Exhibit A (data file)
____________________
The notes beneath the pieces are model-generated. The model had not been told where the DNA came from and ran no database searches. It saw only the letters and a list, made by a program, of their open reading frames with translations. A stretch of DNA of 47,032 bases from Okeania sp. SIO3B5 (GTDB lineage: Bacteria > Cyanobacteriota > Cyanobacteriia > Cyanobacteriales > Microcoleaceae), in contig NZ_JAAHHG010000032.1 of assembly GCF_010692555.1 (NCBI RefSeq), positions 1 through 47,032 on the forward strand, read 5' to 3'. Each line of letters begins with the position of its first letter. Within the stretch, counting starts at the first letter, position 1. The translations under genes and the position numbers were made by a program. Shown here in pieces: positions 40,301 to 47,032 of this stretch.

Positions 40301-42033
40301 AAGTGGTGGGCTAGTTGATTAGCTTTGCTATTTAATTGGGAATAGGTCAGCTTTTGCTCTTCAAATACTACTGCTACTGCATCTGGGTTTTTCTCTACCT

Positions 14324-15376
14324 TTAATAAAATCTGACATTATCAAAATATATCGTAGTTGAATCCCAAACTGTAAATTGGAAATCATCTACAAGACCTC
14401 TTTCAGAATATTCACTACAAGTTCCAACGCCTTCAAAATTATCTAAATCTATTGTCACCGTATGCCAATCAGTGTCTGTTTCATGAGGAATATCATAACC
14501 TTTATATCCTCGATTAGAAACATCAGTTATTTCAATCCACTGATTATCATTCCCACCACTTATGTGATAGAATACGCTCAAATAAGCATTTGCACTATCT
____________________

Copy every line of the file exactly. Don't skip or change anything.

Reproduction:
The notes beneath the pieces are model-generated. The model had not been told where the DNA came from and ran no database searches. It saw only the letters and a list, made by a program, of their open reading frames with translations. A stretch of DNA of 47,032 bases from Okeania sp. SIO3B5 (GTDB lineage: Bacteria > Cyanobacteriota > Cyanobacteriia > Cyanobacteriales > Microcoleaceae), in contig NZ_JAAHHG010000032.1 of assembly GCF_010692555.1 (NCBI RefSeq), positions 1 through 47,032 on the forward strand, read 5' to 3'. Each line of letters begins with the position of its first letter. Within the stretch, counting starts at the first letter, position 1. The translations under genes and the position numbers were made by a program. Shown here in pieces: positions 40,301 to 47,032 of this stretch.

Positions 40301-42033
40301 AAGTGGTGGGCTAGTTGATTAGCTTTGCTATTTAATTGGGAATAGGTCAGCTTTTGCTCTTCAAATACTACTGCTACTGCATCTGGGTTTTTCTCTACCT

Positions 14324-15376
14324 TTAATAAAATCTGACATTATCAAAATATATCGTAGTTGAATCCCAAACTGTAAATTGGAAATCATCTACAAGACCTC
14401 TTTCAGAATATTCACTACAAGTTCCAACGCCTTCAAAATTATCTAAATCTATTGTCACCGTATGCCAATCAGTGTCTGTTTCATGAGGAATATCATAACC
14501 TTTATATCCTCGATTAGAAACATCAGTTATTTCAATCCACTGATTATCATTCCCACCACTTATGTGATAGAATACGCTCAAATAAGCATTTGCACTATCT